If a book is to have photos, then the author should itemise what's required (‘"page 20 – a close-up photo of a shark's jaw; page 44 – a photo of a surfboard bitten by a shark’"). This ‘wants’ list is used by a picture researcher, whose job is to obtain photos from commercial picture libraries, private collections, museums, and so on.

A non-fiction synopsis can end up as a lengthy document, and it's not uncommon for it to have as many (or more) words than the finished book. And when the synopsis is written, and the editor has approved it, only then is it time to start writing.

Two ways to write the book

A non-fiction book is either text-led or design-led. If it's text-led, the author will be required to submit the stated amount of words (or near enough), following the synopsis. The editor will then work closely with the designer, illustrator and picture researcher, bringing together the different elements (words, illustrations, photos) to produce page layouts. The author is sent a set of layouts to check and amend as necessary.

If the book is design-led, the text will be the last thing to slot into place. The other team members will do their bit, working closely to the author's synopsis. The end result will still be page layouts – but with gaps left for the text. Again, the layouts come to the author who ‘writes to fit’. This is both a pleasurable and an inconvenient way to write. On the one hand the author can see how much (or how little) text is needed. On the other, it can be nigh-on impossible to condense an idea so it fits the space allocated to it. All is not lost, since the layouts can usually be re-jigged to free-up space for the text.

Clarity of expression is essential. The maxim of ‘one thought in one sentence’ could have been devised for non-fiction writing. It's hard to put this into practice without a text degenerating into staccato prose, but for the very young, or for reluctant readers, this may be just what is required.

Whichever way the text is written, the author should ideally be involved in the layout process and be invited to comment on illustrations, photos, page design, and relationship of text to the other elements. Not every publisher or packager consults the author at this stage, but it's better for everyone if they do. As the layouts gradually evolve into the finished designs of the book, the author will be asked to write captions for illustrations and photos, compile a glossary based on the final, edited version of the text and, if an indexer is not to hand, produce an index, too. After this, the book is sent to the printer’s, which can be anywhere in the world. A colour proof of every page is produced, which the editor checks. Sometimes the author checks the colour proofs, too, but if not, then the next thing he sees are finished copies of the book.

Getting started in non-fiction

There is no special route that leads an aspiring author into writing children's non-fiction. Suffice to say that a liking for working with informational texts is a prerequisite to success, as is the skill to ferret out nuggets of knowledge from a plethora of sources.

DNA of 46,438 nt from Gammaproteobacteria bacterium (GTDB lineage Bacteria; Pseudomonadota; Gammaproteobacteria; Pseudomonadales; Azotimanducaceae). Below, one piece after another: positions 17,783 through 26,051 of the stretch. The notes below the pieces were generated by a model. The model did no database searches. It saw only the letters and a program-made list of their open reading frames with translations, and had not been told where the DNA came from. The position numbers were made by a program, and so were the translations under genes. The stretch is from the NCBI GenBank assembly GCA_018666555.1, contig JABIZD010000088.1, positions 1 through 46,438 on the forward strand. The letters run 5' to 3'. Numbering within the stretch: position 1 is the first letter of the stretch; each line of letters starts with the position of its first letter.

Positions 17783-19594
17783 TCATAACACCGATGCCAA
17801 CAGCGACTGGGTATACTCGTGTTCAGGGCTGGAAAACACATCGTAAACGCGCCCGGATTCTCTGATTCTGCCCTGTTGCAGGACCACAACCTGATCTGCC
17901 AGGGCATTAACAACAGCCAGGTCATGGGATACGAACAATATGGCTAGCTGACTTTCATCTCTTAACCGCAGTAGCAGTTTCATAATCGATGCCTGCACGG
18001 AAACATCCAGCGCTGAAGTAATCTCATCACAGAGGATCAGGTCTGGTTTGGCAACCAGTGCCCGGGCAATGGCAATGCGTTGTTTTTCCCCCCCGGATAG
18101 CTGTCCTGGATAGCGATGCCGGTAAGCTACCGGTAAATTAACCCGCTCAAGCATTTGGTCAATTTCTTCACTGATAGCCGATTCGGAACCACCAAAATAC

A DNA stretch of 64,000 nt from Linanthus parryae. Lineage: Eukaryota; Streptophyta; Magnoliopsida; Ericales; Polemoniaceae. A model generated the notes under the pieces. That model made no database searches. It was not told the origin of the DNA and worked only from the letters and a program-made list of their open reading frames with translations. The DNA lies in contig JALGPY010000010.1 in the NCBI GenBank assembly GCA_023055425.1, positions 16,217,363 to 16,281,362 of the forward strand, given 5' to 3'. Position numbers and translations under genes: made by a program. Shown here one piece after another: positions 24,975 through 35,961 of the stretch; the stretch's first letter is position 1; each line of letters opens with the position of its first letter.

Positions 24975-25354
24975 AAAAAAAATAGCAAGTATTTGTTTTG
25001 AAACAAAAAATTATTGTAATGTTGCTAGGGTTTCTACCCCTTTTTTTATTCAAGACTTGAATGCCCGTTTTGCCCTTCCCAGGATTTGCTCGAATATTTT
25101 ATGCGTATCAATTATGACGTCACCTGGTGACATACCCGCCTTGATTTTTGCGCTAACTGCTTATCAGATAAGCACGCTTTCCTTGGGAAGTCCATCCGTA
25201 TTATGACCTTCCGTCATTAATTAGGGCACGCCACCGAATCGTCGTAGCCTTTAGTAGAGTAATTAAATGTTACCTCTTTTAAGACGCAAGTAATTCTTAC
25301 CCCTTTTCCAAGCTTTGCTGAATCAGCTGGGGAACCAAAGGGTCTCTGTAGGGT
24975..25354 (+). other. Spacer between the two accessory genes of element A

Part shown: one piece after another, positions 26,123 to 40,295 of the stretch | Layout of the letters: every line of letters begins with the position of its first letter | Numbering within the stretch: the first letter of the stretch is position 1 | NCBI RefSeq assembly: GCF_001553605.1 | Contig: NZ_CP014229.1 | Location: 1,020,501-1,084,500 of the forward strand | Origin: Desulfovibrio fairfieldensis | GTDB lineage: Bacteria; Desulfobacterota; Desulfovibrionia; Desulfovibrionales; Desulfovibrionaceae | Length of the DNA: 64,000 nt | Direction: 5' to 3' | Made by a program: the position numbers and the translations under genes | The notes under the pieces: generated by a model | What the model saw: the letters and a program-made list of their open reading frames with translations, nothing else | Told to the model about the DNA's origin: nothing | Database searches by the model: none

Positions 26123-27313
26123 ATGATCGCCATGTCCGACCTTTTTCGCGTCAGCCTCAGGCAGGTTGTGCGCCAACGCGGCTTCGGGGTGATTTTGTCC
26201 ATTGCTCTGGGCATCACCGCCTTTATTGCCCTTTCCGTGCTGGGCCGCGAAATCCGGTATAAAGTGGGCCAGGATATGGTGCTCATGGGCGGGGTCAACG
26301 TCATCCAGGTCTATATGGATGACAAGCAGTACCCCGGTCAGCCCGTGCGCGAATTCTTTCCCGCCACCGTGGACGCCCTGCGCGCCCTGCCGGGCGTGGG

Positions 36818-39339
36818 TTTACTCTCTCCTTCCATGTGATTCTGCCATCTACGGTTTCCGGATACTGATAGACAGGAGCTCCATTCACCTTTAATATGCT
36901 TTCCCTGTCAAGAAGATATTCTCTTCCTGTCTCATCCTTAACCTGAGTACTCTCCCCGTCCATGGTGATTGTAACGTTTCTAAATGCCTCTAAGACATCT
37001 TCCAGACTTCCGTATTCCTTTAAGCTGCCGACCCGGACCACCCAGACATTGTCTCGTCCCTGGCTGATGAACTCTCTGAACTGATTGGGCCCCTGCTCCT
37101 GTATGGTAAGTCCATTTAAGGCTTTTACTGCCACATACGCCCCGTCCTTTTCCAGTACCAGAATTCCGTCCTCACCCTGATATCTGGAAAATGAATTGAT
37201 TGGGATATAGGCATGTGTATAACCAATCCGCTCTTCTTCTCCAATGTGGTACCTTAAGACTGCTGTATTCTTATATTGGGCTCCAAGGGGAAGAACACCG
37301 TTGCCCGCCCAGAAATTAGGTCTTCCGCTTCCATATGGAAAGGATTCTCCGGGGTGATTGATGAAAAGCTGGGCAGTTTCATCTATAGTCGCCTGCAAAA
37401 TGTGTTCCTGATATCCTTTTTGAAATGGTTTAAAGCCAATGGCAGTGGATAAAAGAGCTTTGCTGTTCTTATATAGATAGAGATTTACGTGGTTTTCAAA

Many children's non-fiction authors have worked in-house as editors, before swapping roles, as I did. As editors they will have commissioned texts for their employer's books, and will have guided them on their way to publication. They have a distinct advantage as they understand the creative process, knowing who does what, when, why and how. This is not to say there is no way in for those without editorial experience, but it would be misleading to suggest the doors are wide open. It's in editors' interests to find new talent, and if you have something to offer, it's up to you to do some basic market research. Familiarise yourself with who non-fiction publishers are, and what they are currently publishing – then contact individual editors and introduce yourself.

Those with specialist knowledge are in a strong position. A teacher with experience of special educational needs may be matched by an educational publisher to a project about dyslexia or attention deficit disorder. A biologist or geneticist writing about genes and DNA is preferred to someone who's not been near a microscope since schooldays. An historian will make a better job of a book about Mesopotamia than someone who's never heard of the place. Equally, experts may find themselves recruited as consultants or researchers, commissioned to work with an experienced author who translates their knowledge into child-friendly text.

Copyright, deadlines, agents and money

And finally, the bottom line. Children's non-fiction authors seldom retain copyright in their books. Deadlines for delivery of text can be frighteningly short. Agents don't want to represent children's non-fiction authors. Flat fees are the norm, and royalties are usually out of the question.

Why don't non-ficton authors retain copyright in their work? Let's put it like this: whose work is it? Sure, the author has written the text, but if it's a commissioned book, then the idea has probably come from a publisher or packager, so they regard ownership as theirs – lock, stock and full stop. Contracts spell this out in excruciating detail, demanding authors sign away a whole swathe of rights that would make a fiction author or agent reach for the red pen. You sign it to get paid, and in return you give up any continuing interest in the book. Thereafter, you really don't want to know if it goes on to sell a million copies, is translated into a dozen languages, or is reissued some years later with a changed title to make it seem ‘new’. No, you really don't want to know this.